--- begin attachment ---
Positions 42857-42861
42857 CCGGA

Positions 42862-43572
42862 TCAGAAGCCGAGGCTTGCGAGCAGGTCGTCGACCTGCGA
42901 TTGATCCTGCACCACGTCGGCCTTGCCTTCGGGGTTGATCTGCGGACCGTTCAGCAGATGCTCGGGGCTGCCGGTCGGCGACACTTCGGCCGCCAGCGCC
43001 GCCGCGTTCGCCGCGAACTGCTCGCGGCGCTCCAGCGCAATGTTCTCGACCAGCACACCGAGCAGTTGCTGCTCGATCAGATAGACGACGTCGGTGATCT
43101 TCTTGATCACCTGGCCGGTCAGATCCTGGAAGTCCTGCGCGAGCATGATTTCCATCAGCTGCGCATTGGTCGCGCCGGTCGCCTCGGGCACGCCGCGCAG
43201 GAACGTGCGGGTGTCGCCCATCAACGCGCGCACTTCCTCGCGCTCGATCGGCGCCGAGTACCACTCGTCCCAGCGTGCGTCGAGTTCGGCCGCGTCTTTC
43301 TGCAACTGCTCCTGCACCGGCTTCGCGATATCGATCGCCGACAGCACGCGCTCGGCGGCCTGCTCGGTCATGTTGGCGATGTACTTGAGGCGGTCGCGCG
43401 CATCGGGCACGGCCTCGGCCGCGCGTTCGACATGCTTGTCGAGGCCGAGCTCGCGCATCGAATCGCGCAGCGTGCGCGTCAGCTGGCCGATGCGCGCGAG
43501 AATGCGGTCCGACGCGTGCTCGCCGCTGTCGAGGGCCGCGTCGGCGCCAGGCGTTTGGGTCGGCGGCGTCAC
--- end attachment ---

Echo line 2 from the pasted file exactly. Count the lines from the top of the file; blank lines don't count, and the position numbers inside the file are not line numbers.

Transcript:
42857 CCGGA